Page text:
Wednesday, December 4, 2013

Scarce True First Edition Of Jefferson's Notes On Virginia $100K-$150K

by Stephen J. Gertz


A copy of the true first edition of Thomas Jefferson's Notes on the State of Virginia (1782, i.e. 1785), one of only 200 that Jefferson had printed for private circulation among his friends and acquaintances, is coming to auction at Christie's-NY December 6, 2013 in its Fine Printed Books and Manuscripts including Americana sale. This copy, which includes text and appendices not present in all copies, is estimated to sell for $100,000-$150,000.

The book, Jefferson’s detailed account of his home state of Virginia, is “a classic statement about the promise and the perils of the American experiment” (Frank Shuffeton). The Notes reflect Jefferson's broad interests, i.e. everything. Embracing topography, natural history, botany, mineral and agricultural productions, manufactures, ethnography, religion, commerce and government, plus a pioneering bibliography of state papers, little about Virginia escapes his notice.

Jefferson began the work in the spring of 1781 in response to inquiries from the Marquis de BarbĂ© Marbois, Secretary of the French Legation in Philadelphia, on behalf of the French government. Marbois’s queries were forwarded by a Virginia delegate in Congress, Joseph Jones, to Jefferson, the soon-to-be ex-governor.

In May 1781 Jefferson told Marbois that he would provide “as full information as I shall be able to do” (Papers, 5:58), when he had time to fully attend to it.  For many years Jefferson had been “making memoranda about Virginia on loose sheets," and when his term as governor ended he returned to Monticello and dove into the project. By December he'd sent Marbois a draft, advising that it was “very imperfect” (Papers, 6:142).

Over the next two years, Jefferson expanded the notes and sent manuscript copies to a few friends for comment. After embarking for Paris as U.S. Minister, he concluded “I may have a few copies struck off in Paris.” Jefferson hired Parisian printer Philippe-Denis Pierres to produce it.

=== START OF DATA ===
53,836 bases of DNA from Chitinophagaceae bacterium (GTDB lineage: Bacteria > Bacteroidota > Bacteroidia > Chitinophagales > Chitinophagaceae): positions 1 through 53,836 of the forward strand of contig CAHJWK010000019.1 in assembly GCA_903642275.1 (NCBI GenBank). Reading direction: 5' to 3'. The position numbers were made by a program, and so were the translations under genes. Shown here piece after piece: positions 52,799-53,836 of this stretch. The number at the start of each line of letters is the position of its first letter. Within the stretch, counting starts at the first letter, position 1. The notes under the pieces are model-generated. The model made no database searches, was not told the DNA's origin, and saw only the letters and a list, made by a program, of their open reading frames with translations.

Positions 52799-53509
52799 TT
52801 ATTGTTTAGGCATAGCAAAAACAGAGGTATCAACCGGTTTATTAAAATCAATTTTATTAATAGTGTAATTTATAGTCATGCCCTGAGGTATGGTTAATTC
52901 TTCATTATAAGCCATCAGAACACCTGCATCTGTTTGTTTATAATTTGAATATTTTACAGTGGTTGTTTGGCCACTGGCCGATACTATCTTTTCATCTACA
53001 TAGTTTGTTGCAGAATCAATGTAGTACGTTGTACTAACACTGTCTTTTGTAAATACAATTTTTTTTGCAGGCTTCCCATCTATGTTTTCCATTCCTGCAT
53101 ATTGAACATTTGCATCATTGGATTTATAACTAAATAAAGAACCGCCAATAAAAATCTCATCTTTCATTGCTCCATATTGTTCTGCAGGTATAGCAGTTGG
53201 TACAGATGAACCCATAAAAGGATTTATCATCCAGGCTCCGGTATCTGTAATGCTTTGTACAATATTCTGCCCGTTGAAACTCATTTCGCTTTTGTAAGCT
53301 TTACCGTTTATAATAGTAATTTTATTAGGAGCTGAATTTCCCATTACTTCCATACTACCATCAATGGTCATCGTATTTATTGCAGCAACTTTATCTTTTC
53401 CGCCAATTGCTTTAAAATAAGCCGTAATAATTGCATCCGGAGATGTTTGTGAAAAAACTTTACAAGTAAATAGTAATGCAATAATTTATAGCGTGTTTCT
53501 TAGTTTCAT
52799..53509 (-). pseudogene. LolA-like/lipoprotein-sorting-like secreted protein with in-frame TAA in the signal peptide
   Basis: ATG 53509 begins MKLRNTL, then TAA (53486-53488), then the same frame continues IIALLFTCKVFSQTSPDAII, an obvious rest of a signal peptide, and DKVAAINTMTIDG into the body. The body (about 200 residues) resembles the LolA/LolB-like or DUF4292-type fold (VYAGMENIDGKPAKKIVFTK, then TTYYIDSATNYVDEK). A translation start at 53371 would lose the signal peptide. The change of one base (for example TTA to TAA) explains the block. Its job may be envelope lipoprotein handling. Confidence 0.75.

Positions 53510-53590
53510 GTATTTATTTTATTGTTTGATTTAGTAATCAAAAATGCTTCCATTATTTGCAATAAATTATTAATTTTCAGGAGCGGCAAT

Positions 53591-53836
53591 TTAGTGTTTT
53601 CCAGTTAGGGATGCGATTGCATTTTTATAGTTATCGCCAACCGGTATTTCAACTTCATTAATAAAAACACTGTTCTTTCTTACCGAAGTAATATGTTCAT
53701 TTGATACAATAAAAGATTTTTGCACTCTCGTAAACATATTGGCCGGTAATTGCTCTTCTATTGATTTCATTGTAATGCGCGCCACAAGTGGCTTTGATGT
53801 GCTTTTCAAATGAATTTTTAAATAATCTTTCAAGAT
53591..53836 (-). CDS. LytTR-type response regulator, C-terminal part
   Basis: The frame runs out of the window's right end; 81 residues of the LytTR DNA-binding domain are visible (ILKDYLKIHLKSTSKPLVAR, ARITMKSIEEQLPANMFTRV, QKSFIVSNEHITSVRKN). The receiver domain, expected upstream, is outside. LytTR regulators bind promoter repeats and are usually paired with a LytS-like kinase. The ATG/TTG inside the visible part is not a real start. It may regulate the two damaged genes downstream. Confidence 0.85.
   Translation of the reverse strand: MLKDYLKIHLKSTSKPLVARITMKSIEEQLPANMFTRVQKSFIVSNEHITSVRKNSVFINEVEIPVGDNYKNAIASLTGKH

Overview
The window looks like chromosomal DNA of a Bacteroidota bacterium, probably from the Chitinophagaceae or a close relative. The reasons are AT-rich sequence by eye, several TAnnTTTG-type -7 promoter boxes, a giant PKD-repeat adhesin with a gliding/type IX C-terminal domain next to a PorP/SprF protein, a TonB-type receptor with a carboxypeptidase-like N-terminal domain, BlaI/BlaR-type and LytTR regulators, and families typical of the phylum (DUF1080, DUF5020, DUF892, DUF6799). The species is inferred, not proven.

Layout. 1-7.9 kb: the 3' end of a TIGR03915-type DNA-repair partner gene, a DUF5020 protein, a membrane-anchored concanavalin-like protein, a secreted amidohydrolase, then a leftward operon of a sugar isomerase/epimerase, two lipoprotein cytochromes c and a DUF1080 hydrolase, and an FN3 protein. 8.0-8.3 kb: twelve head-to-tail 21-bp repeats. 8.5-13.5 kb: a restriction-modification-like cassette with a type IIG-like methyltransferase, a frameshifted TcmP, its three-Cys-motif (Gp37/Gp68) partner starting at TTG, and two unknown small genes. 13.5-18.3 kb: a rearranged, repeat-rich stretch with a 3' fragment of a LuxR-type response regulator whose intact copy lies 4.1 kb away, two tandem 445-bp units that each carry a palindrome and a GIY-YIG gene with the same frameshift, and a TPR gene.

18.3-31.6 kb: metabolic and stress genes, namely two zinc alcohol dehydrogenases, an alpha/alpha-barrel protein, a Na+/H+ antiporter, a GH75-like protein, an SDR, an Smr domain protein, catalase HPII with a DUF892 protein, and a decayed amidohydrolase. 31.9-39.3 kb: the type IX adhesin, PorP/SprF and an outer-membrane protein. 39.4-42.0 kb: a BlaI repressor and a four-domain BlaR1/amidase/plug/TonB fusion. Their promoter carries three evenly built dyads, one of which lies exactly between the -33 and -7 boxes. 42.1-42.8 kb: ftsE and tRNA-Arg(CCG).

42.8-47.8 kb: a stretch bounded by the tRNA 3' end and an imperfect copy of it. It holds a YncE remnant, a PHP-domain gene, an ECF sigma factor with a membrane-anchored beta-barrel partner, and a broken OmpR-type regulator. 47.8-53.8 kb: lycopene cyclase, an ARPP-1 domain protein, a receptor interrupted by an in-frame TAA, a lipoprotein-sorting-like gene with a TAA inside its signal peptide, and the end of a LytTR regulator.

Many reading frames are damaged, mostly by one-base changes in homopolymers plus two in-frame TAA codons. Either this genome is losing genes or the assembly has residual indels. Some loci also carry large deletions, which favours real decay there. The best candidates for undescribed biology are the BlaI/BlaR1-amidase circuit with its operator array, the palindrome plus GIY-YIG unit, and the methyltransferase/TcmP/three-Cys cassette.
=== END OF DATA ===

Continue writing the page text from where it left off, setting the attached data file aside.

From Paris, in May 1785, he wrote to James Madison that Pierres “yesterday finished printing my notes. I had 200 copies printed, but do not put them out of my own hands, except two or three copies here, and two which I shall send to America, to yourself and Colo. Monroe...” (Papers, 8:147).

Two years later, in 1787, he authorized his London bookseller, John Stockdale, to publish for general sale a somewhat expanded edition of the work. The last copy in decent condition of that edition sold in 2009 for $18,000 at Sotheby's-NY.

As for this, the true first edition, a copy was last seen at auction earlier this year at Christie's-NY June 21, 2013. Inscribed by Jefferson to David S. Franks, it sold for $150,000. Curiously, that same copy sold seven months earlier at Christie's-NY December 7, 2012 for $260,000. In 2010, The Samuel L.M. Barlow copy, inscribed to Mr. Dalrymple, sold at Sotheby's in 2010 for $300,000.

This copy is in descent from its original owner, Benjamin Smith Barton (1766-1815), the eminent Philadelphia physician, botanist, and naturalist, with Jefferson's inscription on the verso of the titlepage. It was then in the possession of Edward Harris (his signature at top margin of title-page). From Harris, the book became part of the Jefferson collection of T[homas]. .J[efferson]. Coolidge (1831-1912), great-grandson of the President, a successful businessman who served as United States Minister to France during President Benjamin Harrison's administration, 1889-1893.